One August day me and Skeeter and T-bird were guidin’ a party of three husband-wife couples from Chicago. Nice folks. We had a decent morning of fishing…everybody caught something except for one of the husbands, Chuck. He wasn’t real chipper ‘cause his wife outfished him five to zip.


   Anyway, we cruised on down below McAtee and pulled over in a shady spot for lunch. Dang, it had been a hot summer! 90 degrees every day and the country was drier than a popcorn fart. And windy! Had a nice lunch talking about the Cubs and Da Bears. T-Bird brought his guitar and sang “Big City” by Merle Haggard and then did his own version of “Doo Wah Diddy” by Manfred Man’s Earth Band.


     Looking down river by the Shewmaker Ditch and off to the east I saw smoke…lots of smoke. Smoke billowing up in cream colored clouds, thick smoke, smoke fanned by a stiff south breeze and wafting down valley in a huge ball of white haze.

   I looked at Skeeter and he was like “WTF”? I looked at T-Bird and he was like “OMG”! We decide to pack up and fish down and check it out.

   A couple bends downstream we came around a corner and spotted several stick figures running in the distance…running fast, carrying large objects, headed for drift boats that were anchored up along shore, jumping in, thrashing oars, rowing downstream in a big hurry, gettin’ outta Dodge.

   We pulled over, got out, and wandered up the bank, worked our way through the bushes. The smoke was so thick it was hard to see, eyes watered and burned. We looked out across the wide area, the entire field was ablaze…a huge grass fire the shape of a gigantic circle was burning and spreading fast, headed toward the highway or anywhere else it felt like. No dwellings were in the area except for an old sheep shack and acres and acres of burning prairie grass and black rocks. As I walked I saw a large campfire ring with charcoal glowing in the center. A large can of Kingsford lighter fluid sat crumpled off to the side. The lid off a Coleman cooler lay nearby, burned black and partially melted. I wandered around through the burned area and over near a charred cottonwood stump I noticed something odd. I saw a crumpled hunk of charred metal with struts and gizmos and gadgets in a tangled mess, looked kinda like a wrecked kids Erector Set toy. I called Skeeter over.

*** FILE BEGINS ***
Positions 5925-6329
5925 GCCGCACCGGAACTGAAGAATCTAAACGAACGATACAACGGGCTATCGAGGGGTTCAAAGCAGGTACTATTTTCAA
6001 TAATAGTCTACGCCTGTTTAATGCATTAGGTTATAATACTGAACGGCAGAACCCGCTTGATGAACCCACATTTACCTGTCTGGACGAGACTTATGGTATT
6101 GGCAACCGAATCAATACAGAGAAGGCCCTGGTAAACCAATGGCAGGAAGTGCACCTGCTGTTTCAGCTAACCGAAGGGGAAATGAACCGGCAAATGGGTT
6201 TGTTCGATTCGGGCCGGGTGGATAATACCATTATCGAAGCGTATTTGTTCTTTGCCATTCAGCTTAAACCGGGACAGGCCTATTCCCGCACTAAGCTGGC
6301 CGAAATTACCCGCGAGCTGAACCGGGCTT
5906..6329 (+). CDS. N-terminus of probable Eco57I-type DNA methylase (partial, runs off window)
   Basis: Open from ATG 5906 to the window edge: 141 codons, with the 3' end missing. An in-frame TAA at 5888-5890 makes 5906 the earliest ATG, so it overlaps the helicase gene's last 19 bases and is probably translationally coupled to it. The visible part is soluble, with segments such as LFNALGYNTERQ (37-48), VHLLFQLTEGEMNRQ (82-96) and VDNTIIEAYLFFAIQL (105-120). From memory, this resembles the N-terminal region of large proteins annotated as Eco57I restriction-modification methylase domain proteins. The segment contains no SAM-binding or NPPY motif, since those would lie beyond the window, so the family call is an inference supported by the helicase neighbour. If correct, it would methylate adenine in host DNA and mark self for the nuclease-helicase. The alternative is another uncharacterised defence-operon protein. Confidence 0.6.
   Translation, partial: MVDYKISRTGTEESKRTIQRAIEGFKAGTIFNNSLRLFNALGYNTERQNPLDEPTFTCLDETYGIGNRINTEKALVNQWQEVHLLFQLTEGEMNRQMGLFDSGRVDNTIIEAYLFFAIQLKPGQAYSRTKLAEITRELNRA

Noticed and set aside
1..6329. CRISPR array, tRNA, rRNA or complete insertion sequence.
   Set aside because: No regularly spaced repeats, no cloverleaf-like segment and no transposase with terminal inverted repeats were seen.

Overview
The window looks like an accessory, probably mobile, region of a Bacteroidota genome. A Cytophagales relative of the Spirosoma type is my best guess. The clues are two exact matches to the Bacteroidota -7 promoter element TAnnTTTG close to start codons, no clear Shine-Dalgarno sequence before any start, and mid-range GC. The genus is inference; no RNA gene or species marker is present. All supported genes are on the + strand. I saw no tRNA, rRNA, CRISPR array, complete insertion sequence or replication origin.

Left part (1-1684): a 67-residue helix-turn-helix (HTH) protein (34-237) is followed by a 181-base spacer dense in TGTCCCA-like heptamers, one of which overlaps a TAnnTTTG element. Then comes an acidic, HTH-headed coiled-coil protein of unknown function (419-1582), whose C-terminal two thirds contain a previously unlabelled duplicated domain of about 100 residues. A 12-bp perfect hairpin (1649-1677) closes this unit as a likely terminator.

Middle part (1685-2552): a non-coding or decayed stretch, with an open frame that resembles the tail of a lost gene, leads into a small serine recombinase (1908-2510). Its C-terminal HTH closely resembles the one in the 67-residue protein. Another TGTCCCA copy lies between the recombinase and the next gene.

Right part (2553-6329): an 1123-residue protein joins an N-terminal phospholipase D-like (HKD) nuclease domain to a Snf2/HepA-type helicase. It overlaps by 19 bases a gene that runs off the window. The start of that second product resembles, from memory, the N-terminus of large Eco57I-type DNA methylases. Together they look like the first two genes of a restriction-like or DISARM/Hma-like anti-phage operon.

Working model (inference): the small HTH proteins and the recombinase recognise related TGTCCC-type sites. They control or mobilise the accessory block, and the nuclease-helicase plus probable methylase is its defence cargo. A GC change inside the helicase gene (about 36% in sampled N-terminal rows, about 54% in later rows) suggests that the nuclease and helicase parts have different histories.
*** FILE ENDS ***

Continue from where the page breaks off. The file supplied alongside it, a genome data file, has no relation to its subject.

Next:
“Hey, Skeeter, check this out. Careful, it’s still hot. Bring a water bottle, douse it, bag it and throw it in the boat.”



   Watching the several-acre fire burn out of control left us helpless. What could we do? As we left the scene, we could hear the sirens… the first fire engine was coming off the highway and on its way. We jumped in our boats and finished the charter.

   Back in Town, the fire was already the buzz topic at the Wagon Wheel. It had consumed 1300 acres, no injuries, just a bunch of burnt grass and toasted rocks. The volunteer fire department did a great job with limited resources… they only had two out-dated fire engines and a pumper.

   No one seemed to know how it started.
A couple guides from the other fly shop were giving me and Skeeter the stink-eye from across the bar. I walked over to them,

“Whats’ up?” I asked.

“Did you float today?”


“Did you see the fire?”


“How did it start?”

“Not sure.”

“Did you guys start it?”

“No… it wasn’t us, bro, but I think I know.”


   I remembered seeing one boat leaving the fire scene that caught my eye …it had a large rainbow peace sign logo on the bow.